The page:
What is Choline?

What is Choline?

This is part of our ongoing series helping consumers better understand chemicals, chemistry, and product formulations. We translate the science, bust the myths, and give you an honest assessment, so you can make informed choices for your family!


Choline (Bitartrate)

What it is:

Choline is an essential nutrient found at high levels in eggs and, to a lesser degree, fish, meats, and some whole grains (1). Choline bitartrate is the commercial source of this nutrient and is made from tartaric acid (naturally found in grapes) leftover at the end of the wine fermentation process (2,3).

What it does:

A relative newbie to the supplement scene, choline was classified as an essential nutrient by the Food and Nutrition Board of the Institute of Medicine in 1998 (4). Since then, the body of evidence has only grown, demonstrating the role choline plays in human health and development. Fundamentally, choline is essential for the normal function of every cell in your body (5). Some of the more specific functions choline has been associated with include:

  • Supporting brain development. In animal studies, prenatal use lead to lifelong improvement of memory and learning capabilities in offspring (5-8). In a study of pregnant women, those with the lowest levels of choline in their bodies had a four times greater chance of having a baby with neural tube defects (9).
  • Helping support healthy liver function (4,10).
  • Helping support normal metabolism (11).

Why we use it:

Choline clearly plays a critical role in our health, yet an analysis of the U.S. Centers for Disease Control National Health and Nutrition Examination Survey (NHANES) showed 90% of people are not taking in enough choline through their diets (4). This is concerning for absolutely everyone, but especially so for pregnant woman and small children. While research pertaining to human health benefits is still ongoings, we thought we’d get ahead of the curve and include choline bitartrate in various products in our supplement line such as our Prenatal Multi-Vitamin and Baby & Toddler Multi Powder.

Why we’re featuring it today:

Choline is not a standard nutrient found in all prenatal or children’s multi-vitamins, yet it’s clear most people are not getting enough from their diets and it’s important for optimal health and development. With the growing body of research, some experts are even saying choline may some day soon get as much attention as folic acid does. Currently, only 10% of pregnant women are ingesting the recommended levels (12). We pride ourselves on staying abreast of the latest science and public health recommendations, and including choline bitartrate in our supplements is a reflection of that commitment.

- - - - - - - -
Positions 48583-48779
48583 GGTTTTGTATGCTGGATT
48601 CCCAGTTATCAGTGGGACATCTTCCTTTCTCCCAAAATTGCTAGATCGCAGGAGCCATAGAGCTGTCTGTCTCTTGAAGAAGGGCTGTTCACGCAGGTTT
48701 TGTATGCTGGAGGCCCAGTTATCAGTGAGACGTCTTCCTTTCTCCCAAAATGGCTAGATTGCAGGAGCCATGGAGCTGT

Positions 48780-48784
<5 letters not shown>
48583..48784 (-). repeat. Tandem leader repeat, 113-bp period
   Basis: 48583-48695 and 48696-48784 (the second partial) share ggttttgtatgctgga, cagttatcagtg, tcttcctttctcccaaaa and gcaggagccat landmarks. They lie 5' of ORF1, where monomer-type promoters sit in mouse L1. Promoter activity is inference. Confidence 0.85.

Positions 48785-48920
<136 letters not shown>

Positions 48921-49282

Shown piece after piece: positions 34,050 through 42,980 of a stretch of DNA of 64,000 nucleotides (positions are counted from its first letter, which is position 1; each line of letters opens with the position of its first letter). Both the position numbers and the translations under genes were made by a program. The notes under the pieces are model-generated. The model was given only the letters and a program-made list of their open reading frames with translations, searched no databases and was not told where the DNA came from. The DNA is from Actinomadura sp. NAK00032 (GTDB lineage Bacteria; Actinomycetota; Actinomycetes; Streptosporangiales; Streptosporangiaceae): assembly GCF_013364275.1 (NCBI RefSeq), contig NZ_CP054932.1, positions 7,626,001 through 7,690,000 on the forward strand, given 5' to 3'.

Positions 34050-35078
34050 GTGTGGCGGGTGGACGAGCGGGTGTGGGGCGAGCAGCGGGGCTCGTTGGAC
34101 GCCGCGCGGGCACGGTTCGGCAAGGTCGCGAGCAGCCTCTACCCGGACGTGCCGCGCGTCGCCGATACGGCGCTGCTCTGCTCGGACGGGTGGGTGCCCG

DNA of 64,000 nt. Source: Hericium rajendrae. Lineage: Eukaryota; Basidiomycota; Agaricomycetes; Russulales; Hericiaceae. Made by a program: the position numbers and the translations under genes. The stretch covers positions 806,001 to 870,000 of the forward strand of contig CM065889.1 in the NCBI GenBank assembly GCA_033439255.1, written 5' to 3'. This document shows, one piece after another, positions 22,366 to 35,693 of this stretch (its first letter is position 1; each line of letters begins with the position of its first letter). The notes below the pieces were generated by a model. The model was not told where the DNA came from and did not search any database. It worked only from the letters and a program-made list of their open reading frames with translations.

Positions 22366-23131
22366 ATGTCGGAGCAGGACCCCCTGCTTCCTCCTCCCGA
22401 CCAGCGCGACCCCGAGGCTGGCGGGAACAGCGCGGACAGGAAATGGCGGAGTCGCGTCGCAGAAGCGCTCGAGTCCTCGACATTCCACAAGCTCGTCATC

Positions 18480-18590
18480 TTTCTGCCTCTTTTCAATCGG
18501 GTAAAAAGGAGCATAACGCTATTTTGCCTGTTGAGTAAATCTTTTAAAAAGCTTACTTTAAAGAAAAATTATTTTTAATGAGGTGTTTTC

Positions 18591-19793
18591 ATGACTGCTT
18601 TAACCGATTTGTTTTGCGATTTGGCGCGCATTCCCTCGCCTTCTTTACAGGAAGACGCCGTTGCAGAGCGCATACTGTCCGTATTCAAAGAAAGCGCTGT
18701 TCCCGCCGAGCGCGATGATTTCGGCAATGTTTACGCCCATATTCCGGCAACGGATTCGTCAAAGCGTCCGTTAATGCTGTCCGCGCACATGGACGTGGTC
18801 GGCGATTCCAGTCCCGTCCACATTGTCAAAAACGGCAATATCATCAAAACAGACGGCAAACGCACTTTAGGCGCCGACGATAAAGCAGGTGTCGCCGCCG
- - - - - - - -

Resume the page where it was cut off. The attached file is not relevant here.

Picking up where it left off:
supplement disclaimer


  1. U.S. Department of Agriculture Agricultural Research Service. (2008) USDA Database for the Choline Content of Common Foods: Release Two. Retrieved December 14, 2015, from http://www.ars.usda.gov/SP2UserFiles/Place/80400525/Data/Choline/Choln02.pdf
  2. Choline L-Bitartrate . Retrieved December 15, 2015, from https://www.ulprospector.com/en/na/food/detail/1670/380657/choline-l-bitartrate
  3. Tartaric Acid. Retrieved December 15, 2015, from https://www.ihs.com/products/tartaric-acid-chemical-economics-handbook.html
  4. Zeisel, S.H., da Costa, K.A. Choline: An Essential Nutrient for Public Health. Nutr Rev. Nov 2009; 67(11):615-623.
  5. Zeisel S.H. Nutritional importance of choline for brain development.J Am Coll Nutr. 2004 Dec;23(6 Suppl):621S-626S.
  6. Moon J., Chen M., Gandhy S.U., et al. Perinatal choline supplementation improves cognitive functioning and emotion regulation in the Ts65Dn mouse model of Down syndrome. Behav Neurosci. 2010;124:346–61.
  7. Caudill M.A. Pre- and postnatal health: evidence of increased choline needs, J Am Diet Assoc, 2010;110:1198-1206.
  8. Meck, W.H., Smith, R.A., Williams, C.L. 1988. Pre- and postnatal choline supplementation produces long-term facilitation of spatial memory. Dev. Psychobiol. 21: 339–53.
  9. Zeisel, S. H. (2006). Choline: critical role during fetal development and dietary requirements in adults. Annual review of nutrition, 26, 229.
  10. Buchman, A.L., Ament, M.E., Sohel, M., Dubin, M., Jenden, D.J., Roch, M., Pownall, H., Farley, W., Awal, M., Ahn, C. 2001. Choline deficiency causes reversible hepatic abnormalities in patients receiving parenteral nutrition: proof of a human choline requirement: a placebo-controlled trial. J. Parent. Ent. Nutr. 25(5):260-268.
  11. Choline. Linus Pauling Institute, Oregon State University. Accessed 3/3/2014.
  12. Research Shows Choline Plays Critical Role in Pregnancy and Women's Health. Retrieved December 15, 2015, from http://www.prnewswire.com/news-releases/research-shows-choline-plays-critical-role-in-pregnancy-and-womens-health-300119541.html

This post was revised as of 1/14/2016.

We aim to provide you with the most honest and credible information possible. This article was reviewed for accuracy by The Honest Team and was written based on trusted sources that are linked at the bottom of the article.